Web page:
The Pentagon has approved a plan to spend an additional $1.5 billion to build 80 more miles of wall along the U.S.-Mexico border, a U.S. defense official confirmed to Fox News on Friday.

According to Fox news, Acting Defense Secretary Patrick Shanahan appropriated the re-allocation of funds, which were originally set aside for support of Afghan security forces and other projects, to assist paying for the wall along the southern border.

Shanahan stated, “Today, I authorized the transfer of $1.5 billion toward the construction of more than 80 miles of border barrier,” he said. “The funds were drawn from a variety of sources, including cost savings, programmatic changes, and revised requirements, and therefore will have minimal impact on force readiness.”

But the plan to divert Pentagon funding not been met without opposition from Democrats. Some congressional Democrats accused Shanahan of not seeking approval to “reprogram” the funds without congressional authority, while other senior defense officials contested that they did not have to get permission from Congress regardless of ongoing objections from Democratic legislators.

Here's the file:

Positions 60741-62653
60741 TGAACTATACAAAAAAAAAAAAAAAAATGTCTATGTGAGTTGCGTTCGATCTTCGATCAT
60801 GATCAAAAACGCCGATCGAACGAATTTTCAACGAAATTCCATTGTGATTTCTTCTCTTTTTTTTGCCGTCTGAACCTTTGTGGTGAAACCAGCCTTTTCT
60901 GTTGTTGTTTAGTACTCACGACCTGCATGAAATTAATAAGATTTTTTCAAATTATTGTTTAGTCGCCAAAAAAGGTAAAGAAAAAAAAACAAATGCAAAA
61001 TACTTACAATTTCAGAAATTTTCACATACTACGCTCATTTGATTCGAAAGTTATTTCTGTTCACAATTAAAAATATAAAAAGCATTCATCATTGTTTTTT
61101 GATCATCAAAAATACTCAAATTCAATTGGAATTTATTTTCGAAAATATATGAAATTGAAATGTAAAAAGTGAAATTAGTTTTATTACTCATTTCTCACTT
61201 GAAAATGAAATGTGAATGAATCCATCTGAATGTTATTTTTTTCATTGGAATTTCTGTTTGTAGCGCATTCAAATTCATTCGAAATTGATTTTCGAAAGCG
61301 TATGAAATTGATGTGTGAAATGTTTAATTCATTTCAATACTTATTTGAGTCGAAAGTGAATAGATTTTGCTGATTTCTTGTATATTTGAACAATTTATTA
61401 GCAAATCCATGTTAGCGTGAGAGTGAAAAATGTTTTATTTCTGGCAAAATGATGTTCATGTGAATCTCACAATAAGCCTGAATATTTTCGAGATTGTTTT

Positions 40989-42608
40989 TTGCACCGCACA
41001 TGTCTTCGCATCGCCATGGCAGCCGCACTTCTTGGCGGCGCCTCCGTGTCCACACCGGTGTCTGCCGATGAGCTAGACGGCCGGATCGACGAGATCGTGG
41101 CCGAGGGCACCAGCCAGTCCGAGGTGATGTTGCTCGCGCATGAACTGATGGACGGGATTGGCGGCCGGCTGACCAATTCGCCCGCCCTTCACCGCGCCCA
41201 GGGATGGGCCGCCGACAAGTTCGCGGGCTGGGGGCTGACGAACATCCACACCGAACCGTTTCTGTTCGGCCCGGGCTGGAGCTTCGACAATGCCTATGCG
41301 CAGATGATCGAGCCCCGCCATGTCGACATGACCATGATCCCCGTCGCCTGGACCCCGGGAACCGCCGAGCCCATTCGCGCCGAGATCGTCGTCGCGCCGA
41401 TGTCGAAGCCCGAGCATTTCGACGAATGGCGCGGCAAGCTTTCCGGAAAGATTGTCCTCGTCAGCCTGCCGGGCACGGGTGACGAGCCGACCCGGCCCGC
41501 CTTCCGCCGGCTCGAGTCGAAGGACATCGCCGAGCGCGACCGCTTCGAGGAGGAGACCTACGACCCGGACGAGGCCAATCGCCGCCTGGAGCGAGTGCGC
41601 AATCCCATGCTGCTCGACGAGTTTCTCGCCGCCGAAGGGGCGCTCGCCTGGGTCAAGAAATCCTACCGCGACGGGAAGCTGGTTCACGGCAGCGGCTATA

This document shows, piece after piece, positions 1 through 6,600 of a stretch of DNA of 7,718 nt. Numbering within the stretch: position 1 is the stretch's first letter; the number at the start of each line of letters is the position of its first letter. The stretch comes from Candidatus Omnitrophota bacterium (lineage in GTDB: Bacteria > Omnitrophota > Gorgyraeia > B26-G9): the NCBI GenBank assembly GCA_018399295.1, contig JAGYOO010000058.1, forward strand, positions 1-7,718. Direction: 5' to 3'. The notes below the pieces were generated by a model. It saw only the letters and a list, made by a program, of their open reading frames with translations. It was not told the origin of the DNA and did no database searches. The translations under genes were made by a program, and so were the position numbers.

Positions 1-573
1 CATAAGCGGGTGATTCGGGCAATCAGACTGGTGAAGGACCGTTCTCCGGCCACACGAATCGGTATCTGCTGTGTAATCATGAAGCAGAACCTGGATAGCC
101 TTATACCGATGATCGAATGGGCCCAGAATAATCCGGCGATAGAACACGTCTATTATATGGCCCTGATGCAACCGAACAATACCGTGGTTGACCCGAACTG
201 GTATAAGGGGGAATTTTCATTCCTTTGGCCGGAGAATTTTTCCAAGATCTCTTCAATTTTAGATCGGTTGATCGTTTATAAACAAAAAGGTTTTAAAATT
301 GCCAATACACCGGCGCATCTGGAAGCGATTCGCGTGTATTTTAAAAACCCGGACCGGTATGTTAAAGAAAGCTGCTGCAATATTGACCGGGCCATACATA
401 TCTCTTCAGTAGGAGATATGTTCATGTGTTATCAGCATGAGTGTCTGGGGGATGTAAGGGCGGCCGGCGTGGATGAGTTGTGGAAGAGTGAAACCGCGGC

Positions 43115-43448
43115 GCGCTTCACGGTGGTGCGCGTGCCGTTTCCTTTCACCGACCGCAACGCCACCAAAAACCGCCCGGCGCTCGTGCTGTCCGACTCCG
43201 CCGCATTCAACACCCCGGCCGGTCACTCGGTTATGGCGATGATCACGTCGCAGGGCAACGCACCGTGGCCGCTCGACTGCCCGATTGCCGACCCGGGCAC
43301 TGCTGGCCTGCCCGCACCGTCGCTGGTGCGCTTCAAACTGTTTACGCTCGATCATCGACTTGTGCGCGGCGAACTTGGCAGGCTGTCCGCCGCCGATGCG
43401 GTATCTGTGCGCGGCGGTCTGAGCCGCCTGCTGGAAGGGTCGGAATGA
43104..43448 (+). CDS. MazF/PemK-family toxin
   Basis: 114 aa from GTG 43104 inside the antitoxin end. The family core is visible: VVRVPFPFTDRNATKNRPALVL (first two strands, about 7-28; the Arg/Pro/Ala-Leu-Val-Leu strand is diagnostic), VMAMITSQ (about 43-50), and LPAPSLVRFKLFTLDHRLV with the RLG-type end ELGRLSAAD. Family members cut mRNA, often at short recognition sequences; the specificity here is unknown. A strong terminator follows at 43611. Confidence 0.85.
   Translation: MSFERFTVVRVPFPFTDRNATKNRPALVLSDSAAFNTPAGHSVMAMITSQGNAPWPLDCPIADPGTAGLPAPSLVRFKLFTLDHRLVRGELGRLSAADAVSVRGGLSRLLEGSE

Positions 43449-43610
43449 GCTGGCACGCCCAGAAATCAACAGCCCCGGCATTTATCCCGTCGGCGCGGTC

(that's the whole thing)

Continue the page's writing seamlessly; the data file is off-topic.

According to Fox news, The move comes after White House Press Secretary Sarah Sanders said Thursday that the president would officially nominate Shanahan to be the next U.S. secretary of defense. The decision to have Shanahan permanently lead the department “is based upon his outstanding service to the country and his demonstrated ability to lead.”

“Acting Secretary Shanahan has proven over the last several months that he is beyond qualified to lead the Department of Defense, and he will continue to do so,” Sanders said in a statement Thursday.

Infrastructure ETFs have been no stranger to success this year, with funds like iShares Global Infrastructure ETF (IGF) and SPDR S&P Global Infrastructure ETF (GII) up nearly 13% on the year.

New entries to the Infrastructure fund world like Global X U.S. Infrastructure Development ETF (CBOE: PAVE) also rallied after President Trump and congressional Democrats agreed to spend $2 trillion to improve America’s crumbling infrastructure.

“Politics aside, demand for infrastructure investment is driven by several factors, including demographic trends, depreciation of existing infrastructure, environmental risks, changing preferences and advances in technology,” notes Global X. “Accordingly, we explore the near- and long-term catalysts expected to fuel demand for infrastructure modernization in the United States for the foreseeable future.”

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